President-elect Barack Obama gave a half-hour interview to CNBC tonight (full interview here, transcript here) that was impressively policy heavy--a real treat for the wonks out there, though who isn't these days--in advance of the unveiling of his nearly $800 billion stimulus package tomorrow. One of the issues he necessarily touched upon was the housing crisis (video), given its place at the center of the current meltdown.
I think the most important thing when it comes to declining home values is, number one, preventing further foreclosures. That just erodes home values across the board. And that's why I think for those of us who are still paying a mortage--you know, you hear sometimes folks up in the country say, 'Well, I've been responsible. Why should I provide any help to somebody who maybe took out a mortgage that they couldn't afford.' Well, this goes back to the adage that if your neighbor's house is burning, you got to first worry about putting out the house, even if they'd acted irresponsibly. I think that's true when it comes to foreclosures as well. We've got to prevent the continuing deterioration of the housing market.Sadly, he didn't say much more on the subject, except that we need to make long-term investments as well, like "weatheriz[ing] homes all across the country, which can "drastically cut the country's energy bills, increase energy independence, [and] reduce global greenhouse gases." As for his stimulus plan, he didn't say much about that, either--presumably he's saving all the fireworks for tomorrow--but without mentioning infrastructure once, or saying much about new housing or other construction, we're a little worried. After all, we need him now more than ever.
President-elect Barack Obama named Shaun Donovan, chair of the city's Department of Housing Preservation and Development (HPD bio), to serve as his Secretary of Housing and Urban Development. The announcement came during his weekly web-address: AN had heard from a number sources that Donovan--an outside candidate--had taken a month off in late October and early November to prepare a white paper on affordable housing for the Obama campaign, though HPD did not return numerous calls seeking confirmation on this or his possible nomination. Well, now it's official. If confirmed, Donovan will be returning Washington, where he served as Deputy Assistant Commissioner for Multi-Family Housing in the Clinton Administration. A graduate of Harvard, Donovan has been acclaimed for his work on the mayor's New Housing Marketplace plan, which seeks to create 165,000 affordable units over a decade through construction and preservation. Get acquainted with the appointee's thoughts on housing policy, which AN published after a chat with Donovan last year. Update: Both Posts--that being The New York Post and The Washington Post--are reporting that Bronx Borough President Adolofo Carrión Jr. will serve as Director of Urban Policy for the Obama administration. The Bronx Beep had been also in the running for the HUD position, though whether he has been awarded a greater or lesser prize remains to be seen as the exact mandate of directorship has yet to be laid out by the administration, as we reported. Carrión is less known for his work on land-use issues than his compatriots in Manhattan and Brooklyn--partly a result of the relative levels of development in each borough--though the Baychester-raised Bronxite did receive a masters in planning from Hunter, according to his official biography, followed by stints at the Department of City Planning, Bronx CB5, and local non-profit developer Promesa before he moved to City Council and then the borough presidents office. Politco points out that the number of New Yorkers in Obama's cabinet is beginning to rival the number of Illini there, which hopefully means the Feds will stop ignoring the city as it has in the past.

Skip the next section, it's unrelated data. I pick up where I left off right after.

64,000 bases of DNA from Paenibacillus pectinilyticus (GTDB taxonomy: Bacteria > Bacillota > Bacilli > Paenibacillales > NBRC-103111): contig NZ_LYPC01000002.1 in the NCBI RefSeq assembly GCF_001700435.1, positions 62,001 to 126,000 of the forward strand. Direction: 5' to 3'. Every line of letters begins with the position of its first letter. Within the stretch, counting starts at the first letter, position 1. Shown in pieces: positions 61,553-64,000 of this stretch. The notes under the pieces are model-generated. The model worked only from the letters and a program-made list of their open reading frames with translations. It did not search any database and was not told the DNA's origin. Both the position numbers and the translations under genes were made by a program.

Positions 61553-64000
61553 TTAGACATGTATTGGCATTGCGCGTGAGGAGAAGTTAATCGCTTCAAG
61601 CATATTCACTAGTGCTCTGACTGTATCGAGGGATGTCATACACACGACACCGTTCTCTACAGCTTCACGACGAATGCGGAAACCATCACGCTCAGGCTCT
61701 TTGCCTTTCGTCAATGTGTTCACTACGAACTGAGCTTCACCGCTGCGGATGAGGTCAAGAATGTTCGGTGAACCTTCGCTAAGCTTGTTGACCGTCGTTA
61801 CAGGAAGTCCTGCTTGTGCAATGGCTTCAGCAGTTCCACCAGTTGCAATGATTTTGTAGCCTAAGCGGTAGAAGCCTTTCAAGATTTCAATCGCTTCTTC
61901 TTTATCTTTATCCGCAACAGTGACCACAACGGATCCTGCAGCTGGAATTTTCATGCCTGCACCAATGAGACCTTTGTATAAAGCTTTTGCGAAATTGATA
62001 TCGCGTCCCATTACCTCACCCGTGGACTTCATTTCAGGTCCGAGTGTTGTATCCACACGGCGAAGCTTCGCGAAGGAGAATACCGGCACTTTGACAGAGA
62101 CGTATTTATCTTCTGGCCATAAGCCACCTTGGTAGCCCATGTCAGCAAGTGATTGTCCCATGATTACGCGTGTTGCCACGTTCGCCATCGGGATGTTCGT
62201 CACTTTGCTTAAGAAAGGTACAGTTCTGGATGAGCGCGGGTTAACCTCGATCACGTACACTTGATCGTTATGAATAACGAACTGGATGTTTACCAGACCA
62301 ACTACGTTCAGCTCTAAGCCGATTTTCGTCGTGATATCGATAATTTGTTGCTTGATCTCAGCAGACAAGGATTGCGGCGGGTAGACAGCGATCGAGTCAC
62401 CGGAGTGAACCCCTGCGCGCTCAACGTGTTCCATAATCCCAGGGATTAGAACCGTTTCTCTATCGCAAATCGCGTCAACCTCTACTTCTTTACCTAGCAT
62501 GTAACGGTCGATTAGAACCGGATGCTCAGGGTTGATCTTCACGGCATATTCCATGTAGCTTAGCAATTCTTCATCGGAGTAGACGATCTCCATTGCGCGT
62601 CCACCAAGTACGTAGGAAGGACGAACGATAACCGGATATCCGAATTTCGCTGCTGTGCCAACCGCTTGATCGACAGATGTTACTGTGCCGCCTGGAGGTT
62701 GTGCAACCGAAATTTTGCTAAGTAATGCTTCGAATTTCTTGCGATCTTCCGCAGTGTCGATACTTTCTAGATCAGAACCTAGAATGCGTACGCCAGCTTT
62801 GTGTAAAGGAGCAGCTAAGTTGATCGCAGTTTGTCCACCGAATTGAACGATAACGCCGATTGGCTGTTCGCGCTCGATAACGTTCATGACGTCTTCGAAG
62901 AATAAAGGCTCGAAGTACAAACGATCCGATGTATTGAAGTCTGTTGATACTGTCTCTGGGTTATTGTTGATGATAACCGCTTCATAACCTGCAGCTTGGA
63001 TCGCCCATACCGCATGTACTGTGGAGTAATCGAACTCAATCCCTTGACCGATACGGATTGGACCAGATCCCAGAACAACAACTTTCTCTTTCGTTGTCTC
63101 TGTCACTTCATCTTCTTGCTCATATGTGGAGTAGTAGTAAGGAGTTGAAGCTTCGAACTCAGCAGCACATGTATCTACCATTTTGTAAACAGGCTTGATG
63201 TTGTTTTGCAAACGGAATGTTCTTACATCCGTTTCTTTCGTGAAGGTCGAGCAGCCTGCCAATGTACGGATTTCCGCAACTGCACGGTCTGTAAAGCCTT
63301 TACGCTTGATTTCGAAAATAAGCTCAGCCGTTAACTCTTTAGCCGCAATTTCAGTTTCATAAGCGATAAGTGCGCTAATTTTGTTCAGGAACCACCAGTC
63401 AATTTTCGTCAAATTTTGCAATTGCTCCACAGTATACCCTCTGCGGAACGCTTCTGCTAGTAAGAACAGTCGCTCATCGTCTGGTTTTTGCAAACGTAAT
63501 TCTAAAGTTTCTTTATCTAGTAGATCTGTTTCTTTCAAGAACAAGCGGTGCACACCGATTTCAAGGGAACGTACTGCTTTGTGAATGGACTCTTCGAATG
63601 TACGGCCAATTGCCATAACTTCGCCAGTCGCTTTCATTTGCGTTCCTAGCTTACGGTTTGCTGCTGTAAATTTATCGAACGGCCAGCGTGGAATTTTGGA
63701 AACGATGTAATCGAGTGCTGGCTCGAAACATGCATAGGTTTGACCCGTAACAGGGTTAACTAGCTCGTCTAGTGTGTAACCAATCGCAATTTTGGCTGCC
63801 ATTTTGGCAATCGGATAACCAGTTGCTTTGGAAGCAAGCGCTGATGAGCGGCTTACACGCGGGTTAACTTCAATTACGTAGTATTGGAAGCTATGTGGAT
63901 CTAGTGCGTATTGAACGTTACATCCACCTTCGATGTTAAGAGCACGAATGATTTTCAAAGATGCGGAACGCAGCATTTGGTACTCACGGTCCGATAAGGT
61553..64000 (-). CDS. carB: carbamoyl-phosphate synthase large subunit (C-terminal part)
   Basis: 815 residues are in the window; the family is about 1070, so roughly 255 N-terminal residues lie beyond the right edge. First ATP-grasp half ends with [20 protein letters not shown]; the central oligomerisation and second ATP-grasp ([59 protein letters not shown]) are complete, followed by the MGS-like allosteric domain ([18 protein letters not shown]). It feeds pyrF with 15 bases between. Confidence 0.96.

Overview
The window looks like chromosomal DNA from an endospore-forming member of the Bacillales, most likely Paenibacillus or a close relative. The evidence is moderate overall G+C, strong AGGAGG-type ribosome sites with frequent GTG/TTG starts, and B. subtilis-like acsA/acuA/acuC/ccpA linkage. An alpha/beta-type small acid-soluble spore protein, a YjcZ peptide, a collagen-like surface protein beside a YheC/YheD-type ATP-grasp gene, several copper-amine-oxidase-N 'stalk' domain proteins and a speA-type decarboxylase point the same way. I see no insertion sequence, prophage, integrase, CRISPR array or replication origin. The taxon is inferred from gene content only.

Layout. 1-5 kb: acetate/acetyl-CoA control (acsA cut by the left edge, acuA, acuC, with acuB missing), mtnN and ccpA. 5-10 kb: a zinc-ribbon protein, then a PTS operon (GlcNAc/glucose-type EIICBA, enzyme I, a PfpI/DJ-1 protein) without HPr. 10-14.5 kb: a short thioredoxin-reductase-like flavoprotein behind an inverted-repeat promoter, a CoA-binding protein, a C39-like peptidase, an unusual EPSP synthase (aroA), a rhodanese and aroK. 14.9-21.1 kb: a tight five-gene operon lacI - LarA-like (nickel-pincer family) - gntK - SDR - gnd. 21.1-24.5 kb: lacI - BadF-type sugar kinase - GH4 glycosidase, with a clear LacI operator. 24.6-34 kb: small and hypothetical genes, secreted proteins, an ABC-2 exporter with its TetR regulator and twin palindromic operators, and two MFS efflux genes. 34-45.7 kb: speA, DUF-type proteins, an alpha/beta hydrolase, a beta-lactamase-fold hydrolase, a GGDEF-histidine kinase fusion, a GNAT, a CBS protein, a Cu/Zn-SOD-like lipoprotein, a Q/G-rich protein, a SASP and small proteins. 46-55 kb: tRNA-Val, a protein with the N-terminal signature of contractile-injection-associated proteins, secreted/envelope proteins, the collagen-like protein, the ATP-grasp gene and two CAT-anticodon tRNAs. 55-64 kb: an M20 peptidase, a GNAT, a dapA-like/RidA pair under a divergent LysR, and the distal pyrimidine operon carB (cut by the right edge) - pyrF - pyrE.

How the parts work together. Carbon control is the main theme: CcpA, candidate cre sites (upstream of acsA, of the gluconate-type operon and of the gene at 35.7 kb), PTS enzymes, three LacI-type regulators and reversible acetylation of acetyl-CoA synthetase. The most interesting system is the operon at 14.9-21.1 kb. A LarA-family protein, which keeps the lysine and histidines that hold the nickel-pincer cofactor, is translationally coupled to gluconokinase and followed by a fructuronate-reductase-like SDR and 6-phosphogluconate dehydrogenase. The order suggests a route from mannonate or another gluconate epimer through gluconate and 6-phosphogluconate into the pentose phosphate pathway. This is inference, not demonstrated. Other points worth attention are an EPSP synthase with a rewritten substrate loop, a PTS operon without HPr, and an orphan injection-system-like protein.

As Alissa helpfully pointed out yesterday, our dear president-elect (we like to call him 'Bam around the New York office) wanted to be an architect. A little nimble Googling on our part turned up the speech where he says as much. What's even better, though, is that he hasn't forgotten those early dreams. I said as much in an article earlier this year, that looked at the architecture and planning policies of the three remaining candidates at the time--Clinton, McCain, and Obama. To wit:
If there were one, Barack Obama could be called the candidate of infrastructure; at least in much the same way he is called the candidate of hope, given his frequent invocation of infrastructure issues on the stump, much of which was tied to Katrina and directed toward his African-American base but has shifted in recent months to a wider focus on the economy and job creation. To that end, Obama has proposed an Infrastructure Reinvestment Bank, which he unveiled in February. The bank would start with $60 billion from federal coffers—skimmed off shrunken Iraq expenditures—that would be leveraged through public-private partnerships to create $500 billion in infrastructural investment. That money would go to strengthening the “core” infrastructure of roads, airports, dams, and the like; high-speed rail; traffic mitigation and transit-oriented development; clean, domestic energy production and research; and rebuilding and improving the Gulf Coast and river-borne transportationAnd you may recall, we've also pegged him as pro-transit. Planetizen has a thoughtful look at his planning policies, as well. Heck, even Fox News calls him the first green president. He's not the only one, either. Recent Democratic hopefuls Clinton and Gore got in on the act, too, she stumping for the USGBC's green school initiative and he writing two major op-eds on "green capitalism." Maybe Ralph Nader wasn't the end of the Green Party after all.